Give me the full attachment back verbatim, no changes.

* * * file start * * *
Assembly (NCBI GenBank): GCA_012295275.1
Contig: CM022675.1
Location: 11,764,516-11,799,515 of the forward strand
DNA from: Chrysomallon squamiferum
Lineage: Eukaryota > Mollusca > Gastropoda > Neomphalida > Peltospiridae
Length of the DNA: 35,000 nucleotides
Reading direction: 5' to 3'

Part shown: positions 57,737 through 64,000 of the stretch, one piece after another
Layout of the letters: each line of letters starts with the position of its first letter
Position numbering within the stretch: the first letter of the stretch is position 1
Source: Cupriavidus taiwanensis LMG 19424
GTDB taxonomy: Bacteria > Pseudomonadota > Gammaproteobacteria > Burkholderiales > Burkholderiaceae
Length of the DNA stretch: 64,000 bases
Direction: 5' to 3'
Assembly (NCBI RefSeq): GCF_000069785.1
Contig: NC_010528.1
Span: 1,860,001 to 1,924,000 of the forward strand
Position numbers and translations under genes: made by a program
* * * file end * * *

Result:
Assembly (NCBI GenBank): GCA_012295275.1
Contig: CM022675.1
Location: 11,764,516-11,799,515 of the forward strand
DNA from: Chrysomallon squamiferum
Lineage: Eukaryota > Mollusca > Gastropoda > Neomphalida > Peltospiridae
Length of the DNA: 35,000 nucleotides
Reading direction: 5' to 3'

Part shown: positions 57,737 through 64,000 of the stretch, one piece after another
Layout of the letters: each line of letters starts with the position of its first letter
Position numbering within the stretch: the first letter of the stretch is position 1
Source: Cupriavidus taiwanensis LMG 19424
GTDB taxonomy: Bacteria > Pseudomonadota > Gammaproteobacteria > Burkholderiales > Burkholderiaceae
Length of the DNA stretch: 64,000 bases
Direction: 5' to 3'
Assembly (NCBI RefSeq): GCF_000069785.1
Contig: NC_010528.1
Span: 1,860,001 to 1,924,000 of the forward strand
Position numbers and translations under genes: made by a program